Jack Wild became a star in his early teens, playing the Artful Dodger in both the stage and screen version of Oliver! He had success in America, too, but was later beset by health problems.
Wild was 16 when he starred as street urchin the Artful Dodger
Wild's star burned bright and early. Born near Oldham in the north of England, he was playing football in a London park with Phil Collins - who was a child actor before he was a musician - when he was spotted by Collins' mother, a talent agent.
She suggested her son's friend go into showbusiness too. Some 18 months later, Wild was on stage as the Artful Dodger in Oliver!, alongside Ron Moody and Oliver Reed.
The Dickensian romp, with its dark London settings, wistful storylines and Lionel Bart's memorable score - songs such as Food Glorious Food and the Dodger's own Consider Yourself At Home - became an instant classic, and made stars of everyone involved.
Wild, along with Moody and Reed, went on to the make the 1968 film version of the musical. Although it was Mark Lester as Oliver who famously got to ask for more, Jack Wild caught the imagination as the amoral street urchin, gaining international attention and earning an Oscar nomination.
Still only 16, he went on to star in an American television series, HR PufnStuff, and also a feature film based on the show. Wild co-starred with puppets and elaborately-frocked actors as a marooned boy on an enchanted land.
Other roles followed in Melody and Flight of the Doves, and Wild also made three albums including Everything's Coming Up Roses.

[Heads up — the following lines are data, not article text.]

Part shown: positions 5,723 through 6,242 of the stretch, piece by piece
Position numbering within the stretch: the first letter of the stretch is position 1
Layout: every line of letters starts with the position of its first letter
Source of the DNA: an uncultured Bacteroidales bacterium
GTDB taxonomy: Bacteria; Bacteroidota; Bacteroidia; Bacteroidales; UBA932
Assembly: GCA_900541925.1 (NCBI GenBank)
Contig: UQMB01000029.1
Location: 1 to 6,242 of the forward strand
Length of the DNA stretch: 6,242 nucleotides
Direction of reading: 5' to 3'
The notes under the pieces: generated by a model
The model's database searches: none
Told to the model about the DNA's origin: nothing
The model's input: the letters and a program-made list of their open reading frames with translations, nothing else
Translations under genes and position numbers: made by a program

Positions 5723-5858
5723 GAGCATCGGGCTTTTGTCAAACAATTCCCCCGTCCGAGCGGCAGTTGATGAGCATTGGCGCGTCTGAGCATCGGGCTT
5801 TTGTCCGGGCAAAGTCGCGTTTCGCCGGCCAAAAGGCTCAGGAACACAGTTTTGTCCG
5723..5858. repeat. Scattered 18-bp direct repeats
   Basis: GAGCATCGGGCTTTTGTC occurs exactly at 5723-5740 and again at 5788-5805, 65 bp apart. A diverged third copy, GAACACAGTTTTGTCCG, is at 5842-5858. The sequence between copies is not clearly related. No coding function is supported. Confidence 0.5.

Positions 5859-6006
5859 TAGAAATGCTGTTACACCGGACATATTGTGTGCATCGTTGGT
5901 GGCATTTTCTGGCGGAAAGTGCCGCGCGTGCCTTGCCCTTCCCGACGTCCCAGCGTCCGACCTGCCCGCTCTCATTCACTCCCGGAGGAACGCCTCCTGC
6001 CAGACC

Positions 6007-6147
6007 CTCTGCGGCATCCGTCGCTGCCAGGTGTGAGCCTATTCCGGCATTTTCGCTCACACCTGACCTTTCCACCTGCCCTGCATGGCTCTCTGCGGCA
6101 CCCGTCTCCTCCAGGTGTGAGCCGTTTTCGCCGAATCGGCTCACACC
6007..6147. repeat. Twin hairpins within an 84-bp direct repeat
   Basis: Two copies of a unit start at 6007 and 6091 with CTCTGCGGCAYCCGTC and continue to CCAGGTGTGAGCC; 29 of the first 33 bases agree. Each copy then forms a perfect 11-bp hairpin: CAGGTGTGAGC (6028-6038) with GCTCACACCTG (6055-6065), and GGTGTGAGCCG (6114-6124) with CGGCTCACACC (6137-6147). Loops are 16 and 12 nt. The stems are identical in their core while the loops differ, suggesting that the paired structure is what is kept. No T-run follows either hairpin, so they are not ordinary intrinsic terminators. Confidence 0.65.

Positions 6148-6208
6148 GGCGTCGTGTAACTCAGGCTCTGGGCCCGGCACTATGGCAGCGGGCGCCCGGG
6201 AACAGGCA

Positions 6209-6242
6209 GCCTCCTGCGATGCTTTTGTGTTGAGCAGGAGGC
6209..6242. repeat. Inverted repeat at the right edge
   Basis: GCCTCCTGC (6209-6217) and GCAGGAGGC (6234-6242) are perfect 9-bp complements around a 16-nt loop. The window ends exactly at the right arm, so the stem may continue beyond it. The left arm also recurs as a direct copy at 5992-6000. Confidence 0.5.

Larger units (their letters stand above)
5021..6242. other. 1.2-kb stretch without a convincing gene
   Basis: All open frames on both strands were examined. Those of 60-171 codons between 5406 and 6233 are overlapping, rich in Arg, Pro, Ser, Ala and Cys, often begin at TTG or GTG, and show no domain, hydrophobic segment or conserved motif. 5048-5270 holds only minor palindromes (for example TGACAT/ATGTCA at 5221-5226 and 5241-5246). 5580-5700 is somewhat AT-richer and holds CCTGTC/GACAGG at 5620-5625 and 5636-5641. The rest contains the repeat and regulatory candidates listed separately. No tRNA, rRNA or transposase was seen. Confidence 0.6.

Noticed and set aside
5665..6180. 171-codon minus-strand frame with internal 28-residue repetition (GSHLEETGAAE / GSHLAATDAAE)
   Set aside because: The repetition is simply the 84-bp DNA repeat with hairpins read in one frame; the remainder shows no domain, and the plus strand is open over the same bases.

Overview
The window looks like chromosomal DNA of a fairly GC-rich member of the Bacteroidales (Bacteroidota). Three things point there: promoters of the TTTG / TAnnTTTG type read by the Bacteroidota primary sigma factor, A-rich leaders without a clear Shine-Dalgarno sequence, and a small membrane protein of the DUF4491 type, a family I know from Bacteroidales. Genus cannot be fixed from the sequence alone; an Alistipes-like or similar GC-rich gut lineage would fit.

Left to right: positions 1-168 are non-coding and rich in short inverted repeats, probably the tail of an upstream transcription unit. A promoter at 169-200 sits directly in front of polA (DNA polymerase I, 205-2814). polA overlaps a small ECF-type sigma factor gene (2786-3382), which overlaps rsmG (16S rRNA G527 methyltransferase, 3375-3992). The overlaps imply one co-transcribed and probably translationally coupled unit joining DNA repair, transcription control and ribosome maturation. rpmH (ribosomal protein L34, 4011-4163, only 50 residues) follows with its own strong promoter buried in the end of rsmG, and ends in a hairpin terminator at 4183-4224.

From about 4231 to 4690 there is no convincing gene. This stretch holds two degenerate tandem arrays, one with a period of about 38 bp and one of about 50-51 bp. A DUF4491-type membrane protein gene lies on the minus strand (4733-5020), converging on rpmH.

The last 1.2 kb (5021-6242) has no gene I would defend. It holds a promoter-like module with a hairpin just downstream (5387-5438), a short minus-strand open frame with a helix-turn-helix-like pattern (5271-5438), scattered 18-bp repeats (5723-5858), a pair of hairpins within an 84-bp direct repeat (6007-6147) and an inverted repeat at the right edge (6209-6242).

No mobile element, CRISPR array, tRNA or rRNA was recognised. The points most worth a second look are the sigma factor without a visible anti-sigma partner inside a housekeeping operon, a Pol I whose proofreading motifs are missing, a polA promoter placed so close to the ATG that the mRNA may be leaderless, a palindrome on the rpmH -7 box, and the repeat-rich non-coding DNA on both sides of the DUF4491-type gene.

He was an established worldwide teen idol but, within a few years, had succumbed to a destructive lifestyle.
His career fell away rapidly as he embarked on a routine of heavy drinking and smoking. By the age of 21, he was a diagnosed alcoholic, diabetic and out of favour with audiences.
Alcoholism and cancer took their physical toll
Despite this, he appeared in another Dickens epic in 1976, this time the BBC production of Our Mutual Friend, and later made occasional film appearances.
He stopped drinking in 1988 but said his early behaviour had made him a walking time bomb. Sure enough, he was diagnosed with mouth cancer in 2000.
In July 2004, he had his tongue and voice box removed, leaving him unable to speak, eat or drink. Despite this, he managed to fulfil further acting roles, often at the side of his partner, Claire Harding, who was able to lip-read and speak for him.
In later life, Wild campaigned for more awareness of the symptoms of mouth cancer, and urged others to be aware of the risk factors.
He reflected: "I went through the 1970s and 80s in a drunken haze. I was a heavy smoker and heavy drinker, and apparently together they are a deadly mixture."
Morrissey's song Little Man, What Now, about a child-star long faded from the spotlight, was often thought to be about the rise and fall of Jack Wild.
Certainly, his eventual struggles seemed a long way from the cheeky, cherubic imp who welcomed Oliver into Fagin's den.